1. The ICMS is a state value added tax, whose primary directives are set forth by the Brazilian Federal Constitution, and is governed, at the national level, by Supplementary Law 87/96.
2. As Brazil is composed of twenty-six States and a Federal District, each one has its own ICMS legislation, which has to comply with the general guidelines of the mentioned Supplementary Law and the Federal Constitution.
3. The ICMS is a non-cumulative tax, thus the amount levied on the previous transaction may be booked as credit to be offset against the tax due in the following one. The general rate is 17% (can vary from 4% to 39%) and its triggering events comprise the following:
- import of goods;
- domestic circulation of goods;
- inter-municipal or interstate transport services; and
- communication services.
4. Our analysis will focus on the import of goods, specifically the temporary imports performed under Special Customs Regimes, by which the imported goods must be returned abroad.
5. Based on their operational relevance, amid the Special Regimes comprised in Brazilian Customs Law (Decree 6759/09), we highlight the (i) Temporary Admission Special Regime (Temporary Admission) and (ii) the Oil & Gas Customs Special Regime (REPETRO):
- Temporary Admission, governed by Federal Revenue Service (FRS) Normative Instruction 1361/13, grants (a) the full suspension of federal taxes in certain cases (e.g., import of goods for scientific and technical events, performance and endurance tests, sales promotion, among others) or (b) the proportional payment of the federal taxes (1% per month of the taxes due) if goods are imported for economical purpose, meaning they will be used in the manufacture of goods or used in the rendering of services. An interstate agreement (ICMS Agreement 58/99) grants an ICMS exemption or a taxable basis reduction when the federal taxes are partially charged, in order to charge the ICMS in the same proportion of the federal taxes.
- REPETRO, governed by FRS Normative Instruction 1415/13, among other benefits, grants the temporary import of goods and equipment related to Oil & Gas activities (which unitary value equals or surpasses USD 25,000.00) with full suspension of federal taxes. ICMS Agreement 130/07 establishes (a) ICMS exemption or its levy at an effective tax rate of 1.5% if goods are to be employed during Research Phase or (b) ICMS levy at an effective tax rate of 3% (not recoverable) or 7.5% (recoverable) if the use occurs during Production Phase.
6. In general, such Special Customs Regimes apply to agreements whereby the foreign party grants the use of the goods without transferring their ownership to the importer, such as operational lease, rental or loan agreements. To this effect, the transactions are required to be carried out without exchange coverage, as the ownership of the goods remains abroad. Therefore, the Special Customs Regimes do not apply in case of ownership transfer to a Brazilian entity, and will be concluded upon re-exportation to the foreign owner.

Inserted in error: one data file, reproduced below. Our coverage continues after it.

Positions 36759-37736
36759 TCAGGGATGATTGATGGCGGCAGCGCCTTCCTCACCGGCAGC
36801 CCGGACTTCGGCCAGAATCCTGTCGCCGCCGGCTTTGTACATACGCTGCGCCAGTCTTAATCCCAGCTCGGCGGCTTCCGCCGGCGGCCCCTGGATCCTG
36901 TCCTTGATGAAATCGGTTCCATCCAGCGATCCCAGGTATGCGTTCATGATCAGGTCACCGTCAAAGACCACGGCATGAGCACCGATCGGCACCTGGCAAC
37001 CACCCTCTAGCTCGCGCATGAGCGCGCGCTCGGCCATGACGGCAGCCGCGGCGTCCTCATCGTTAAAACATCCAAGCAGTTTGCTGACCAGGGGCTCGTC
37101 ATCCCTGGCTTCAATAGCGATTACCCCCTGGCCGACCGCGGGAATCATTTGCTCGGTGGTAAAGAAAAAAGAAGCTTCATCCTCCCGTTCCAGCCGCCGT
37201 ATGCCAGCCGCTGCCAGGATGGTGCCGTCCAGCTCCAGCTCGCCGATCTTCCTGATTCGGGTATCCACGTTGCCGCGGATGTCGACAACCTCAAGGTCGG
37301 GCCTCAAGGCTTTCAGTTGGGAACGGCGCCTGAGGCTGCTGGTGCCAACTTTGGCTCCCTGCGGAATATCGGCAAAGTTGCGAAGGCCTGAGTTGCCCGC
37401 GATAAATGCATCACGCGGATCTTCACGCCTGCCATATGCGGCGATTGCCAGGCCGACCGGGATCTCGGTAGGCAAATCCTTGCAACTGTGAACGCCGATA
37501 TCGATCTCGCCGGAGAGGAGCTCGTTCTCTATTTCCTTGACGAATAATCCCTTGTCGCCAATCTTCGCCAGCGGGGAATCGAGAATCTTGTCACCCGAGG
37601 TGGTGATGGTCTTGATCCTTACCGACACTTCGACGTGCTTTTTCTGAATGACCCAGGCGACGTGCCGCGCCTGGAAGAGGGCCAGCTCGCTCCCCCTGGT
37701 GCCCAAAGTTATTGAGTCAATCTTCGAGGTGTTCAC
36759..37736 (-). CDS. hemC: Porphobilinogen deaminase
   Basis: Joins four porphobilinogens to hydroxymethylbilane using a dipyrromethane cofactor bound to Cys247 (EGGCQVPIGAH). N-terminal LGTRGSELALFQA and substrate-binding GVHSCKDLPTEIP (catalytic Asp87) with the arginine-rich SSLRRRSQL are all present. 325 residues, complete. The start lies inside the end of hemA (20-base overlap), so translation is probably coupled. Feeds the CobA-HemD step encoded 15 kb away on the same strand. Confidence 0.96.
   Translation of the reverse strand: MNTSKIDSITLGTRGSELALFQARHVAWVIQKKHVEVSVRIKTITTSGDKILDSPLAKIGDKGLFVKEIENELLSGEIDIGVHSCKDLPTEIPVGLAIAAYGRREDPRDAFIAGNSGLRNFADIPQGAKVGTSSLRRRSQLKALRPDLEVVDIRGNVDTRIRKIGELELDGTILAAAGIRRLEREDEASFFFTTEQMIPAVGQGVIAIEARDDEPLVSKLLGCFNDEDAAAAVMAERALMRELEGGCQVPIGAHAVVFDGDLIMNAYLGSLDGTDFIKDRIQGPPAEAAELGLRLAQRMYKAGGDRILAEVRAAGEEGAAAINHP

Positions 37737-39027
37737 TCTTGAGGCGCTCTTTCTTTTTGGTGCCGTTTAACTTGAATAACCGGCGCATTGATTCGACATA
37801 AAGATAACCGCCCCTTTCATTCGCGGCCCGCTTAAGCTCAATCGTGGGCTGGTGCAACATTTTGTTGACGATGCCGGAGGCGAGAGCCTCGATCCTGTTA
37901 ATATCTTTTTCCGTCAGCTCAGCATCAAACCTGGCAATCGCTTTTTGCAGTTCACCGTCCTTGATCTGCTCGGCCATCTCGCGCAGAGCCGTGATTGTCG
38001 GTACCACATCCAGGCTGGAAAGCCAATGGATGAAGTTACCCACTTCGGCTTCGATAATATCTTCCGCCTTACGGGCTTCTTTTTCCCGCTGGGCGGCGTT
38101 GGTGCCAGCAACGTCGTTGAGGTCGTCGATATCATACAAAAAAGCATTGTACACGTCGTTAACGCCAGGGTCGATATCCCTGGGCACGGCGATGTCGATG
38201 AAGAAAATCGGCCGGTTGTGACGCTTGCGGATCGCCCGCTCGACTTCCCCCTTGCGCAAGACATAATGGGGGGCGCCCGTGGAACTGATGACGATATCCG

7. The general understanding adopted by the States' Tax Authorities is that the ICMS is triggered in any import of goods, whether or not its ownership is transferred. Therefore, the abovementioned Special Customs Regimes are exceptional cases that the legislation allows to reduce or suppress the ICMS.
8. The Brazilian Federal Supreme Court (STF) issued a ruling (Extraordinary Appeal 540.829) in September 2014 asserting that the triggering event of the ICMS levied upon imports will only occur if the goods' ownership is transferred to the Brazilian party. Even though such ruling regards the import of aeronautic equipment under a leasing agreement, its effect is "erga omnes" (general repercussion), meaning that said STF ruling constituted a leading case binding similar future/ongoing lower courts' decisions.
9. Said STF's ruling was based on matured local doctrine that always opposed the State's Tax Authorities interpretation, by stating that the ICMS is due on transactions where the transfer of ownership occurs, and thus the mere customs clearance of a good that is bound to return to its owner is not enough to trigger this tax.
10. This ruling has brought a new scenario for importers — including the Oil & Gas Industry — that carry out transactions under the Temporary Admission for economic purposes or under REPETRO (as the ownership transference does not occur in such transactions), as it is an important precedent to challenge the levy of the ICMS (that we deem unconstitutional). In this context, the decision between importing under the Temporary Admission for economic purpose or under REPETRO, in order to elect the more tax efficient option, has been superseded.
11. In conclusion, our understanding is that companies performing temporary imports with no transfer of ownership have good grounds to file a lawsuit and request a preliminary injunction to suspend the ICMS collection and claim the non-levy of ICMS upon such imports. Moreover, depending on a case-by-case analysis, companies that have collected ICMS upon temporary imports in the last five years (statute of limitations period) could recover such amounts.
This article was first published by International Tax Review in April 2015 on www.internationaltaxreview.com
The content of this article is intended to provide a general guide to the subject matter. Specialist advice should be sought about your specific circumstances.